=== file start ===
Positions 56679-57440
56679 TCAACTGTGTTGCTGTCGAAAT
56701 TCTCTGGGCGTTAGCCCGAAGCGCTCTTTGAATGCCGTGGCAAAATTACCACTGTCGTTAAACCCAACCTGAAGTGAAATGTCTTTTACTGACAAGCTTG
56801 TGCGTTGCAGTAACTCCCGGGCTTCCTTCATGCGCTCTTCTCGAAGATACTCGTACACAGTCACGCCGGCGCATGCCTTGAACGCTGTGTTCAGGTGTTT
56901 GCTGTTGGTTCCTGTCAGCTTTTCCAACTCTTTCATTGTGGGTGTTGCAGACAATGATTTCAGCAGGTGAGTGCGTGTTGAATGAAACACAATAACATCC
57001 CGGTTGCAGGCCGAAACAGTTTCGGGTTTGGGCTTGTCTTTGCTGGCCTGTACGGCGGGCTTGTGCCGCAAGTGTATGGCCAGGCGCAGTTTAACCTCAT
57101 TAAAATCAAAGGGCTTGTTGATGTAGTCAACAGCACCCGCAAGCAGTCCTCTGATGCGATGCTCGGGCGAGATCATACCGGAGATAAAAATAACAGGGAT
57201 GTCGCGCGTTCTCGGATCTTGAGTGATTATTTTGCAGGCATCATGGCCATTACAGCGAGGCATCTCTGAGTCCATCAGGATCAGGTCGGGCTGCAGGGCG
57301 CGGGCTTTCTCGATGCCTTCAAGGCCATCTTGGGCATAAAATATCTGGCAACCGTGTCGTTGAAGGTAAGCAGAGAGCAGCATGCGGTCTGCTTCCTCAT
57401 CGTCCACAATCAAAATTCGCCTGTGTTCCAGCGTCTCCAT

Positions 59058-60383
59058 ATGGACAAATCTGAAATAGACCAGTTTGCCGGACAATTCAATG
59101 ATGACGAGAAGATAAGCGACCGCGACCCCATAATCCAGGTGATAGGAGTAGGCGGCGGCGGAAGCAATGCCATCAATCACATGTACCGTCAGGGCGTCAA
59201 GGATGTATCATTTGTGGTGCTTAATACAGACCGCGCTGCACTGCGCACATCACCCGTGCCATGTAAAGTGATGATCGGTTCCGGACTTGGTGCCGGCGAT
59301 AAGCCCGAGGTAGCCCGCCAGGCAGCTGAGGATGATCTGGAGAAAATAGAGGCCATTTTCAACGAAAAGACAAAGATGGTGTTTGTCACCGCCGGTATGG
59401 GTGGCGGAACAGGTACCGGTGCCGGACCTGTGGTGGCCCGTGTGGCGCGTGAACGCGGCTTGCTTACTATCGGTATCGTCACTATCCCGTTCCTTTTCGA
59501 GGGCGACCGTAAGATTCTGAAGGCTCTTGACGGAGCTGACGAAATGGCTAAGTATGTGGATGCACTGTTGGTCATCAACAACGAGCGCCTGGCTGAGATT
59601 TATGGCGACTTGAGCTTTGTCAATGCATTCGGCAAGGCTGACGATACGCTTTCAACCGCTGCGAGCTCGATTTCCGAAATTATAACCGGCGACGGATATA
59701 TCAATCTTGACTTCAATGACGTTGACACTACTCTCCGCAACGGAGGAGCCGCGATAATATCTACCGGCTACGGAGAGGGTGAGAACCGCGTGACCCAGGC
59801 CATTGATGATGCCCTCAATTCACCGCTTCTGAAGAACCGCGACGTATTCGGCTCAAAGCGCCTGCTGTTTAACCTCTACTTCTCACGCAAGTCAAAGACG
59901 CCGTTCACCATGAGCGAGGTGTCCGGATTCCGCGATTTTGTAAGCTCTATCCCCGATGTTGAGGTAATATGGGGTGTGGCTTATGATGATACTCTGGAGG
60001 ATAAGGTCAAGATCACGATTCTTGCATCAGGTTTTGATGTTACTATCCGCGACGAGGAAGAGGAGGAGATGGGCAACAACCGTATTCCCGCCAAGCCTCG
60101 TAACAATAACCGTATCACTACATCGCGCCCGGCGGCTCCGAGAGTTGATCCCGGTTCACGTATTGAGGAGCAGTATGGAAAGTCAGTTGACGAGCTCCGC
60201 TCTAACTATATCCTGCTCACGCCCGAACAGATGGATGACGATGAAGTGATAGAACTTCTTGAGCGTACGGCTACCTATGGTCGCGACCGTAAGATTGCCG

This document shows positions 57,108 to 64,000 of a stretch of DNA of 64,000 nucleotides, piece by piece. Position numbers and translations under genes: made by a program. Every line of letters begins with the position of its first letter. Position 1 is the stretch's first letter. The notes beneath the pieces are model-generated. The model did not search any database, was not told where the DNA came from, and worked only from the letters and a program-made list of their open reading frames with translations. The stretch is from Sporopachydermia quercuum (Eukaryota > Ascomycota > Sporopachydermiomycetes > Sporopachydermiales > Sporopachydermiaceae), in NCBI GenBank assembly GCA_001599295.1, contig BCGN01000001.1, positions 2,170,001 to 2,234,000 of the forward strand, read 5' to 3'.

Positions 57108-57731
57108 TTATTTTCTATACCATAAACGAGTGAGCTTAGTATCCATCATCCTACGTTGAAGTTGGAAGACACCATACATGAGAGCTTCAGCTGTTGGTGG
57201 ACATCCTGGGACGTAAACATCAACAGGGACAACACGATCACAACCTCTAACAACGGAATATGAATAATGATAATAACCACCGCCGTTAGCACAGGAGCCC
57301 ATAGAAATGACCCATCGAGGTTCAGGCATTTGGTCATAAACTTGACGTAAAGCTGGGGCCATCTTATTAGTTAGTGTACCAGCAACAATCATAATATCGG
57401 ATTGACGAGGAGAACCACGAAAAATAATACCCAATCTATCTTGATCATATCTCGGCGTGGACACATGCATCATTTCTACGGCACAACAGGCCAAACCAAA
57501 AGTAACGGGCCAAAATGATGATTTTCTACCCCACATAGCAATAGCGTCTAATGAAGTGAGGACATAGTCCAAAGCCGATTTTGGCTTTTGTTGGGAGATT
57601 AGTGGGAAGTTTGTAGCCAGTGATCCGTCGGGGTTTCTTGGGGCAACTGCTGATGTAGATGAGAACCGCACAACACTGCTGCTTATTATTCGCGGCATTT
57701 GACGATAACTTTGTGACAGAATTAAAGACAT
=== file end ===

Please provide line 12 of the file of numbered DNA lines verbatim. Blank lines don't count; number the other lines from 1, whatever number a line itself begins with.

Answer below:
59058 ATGGACAAATCTGAAATAGACCAGTTTGCCGGACAATTCAATG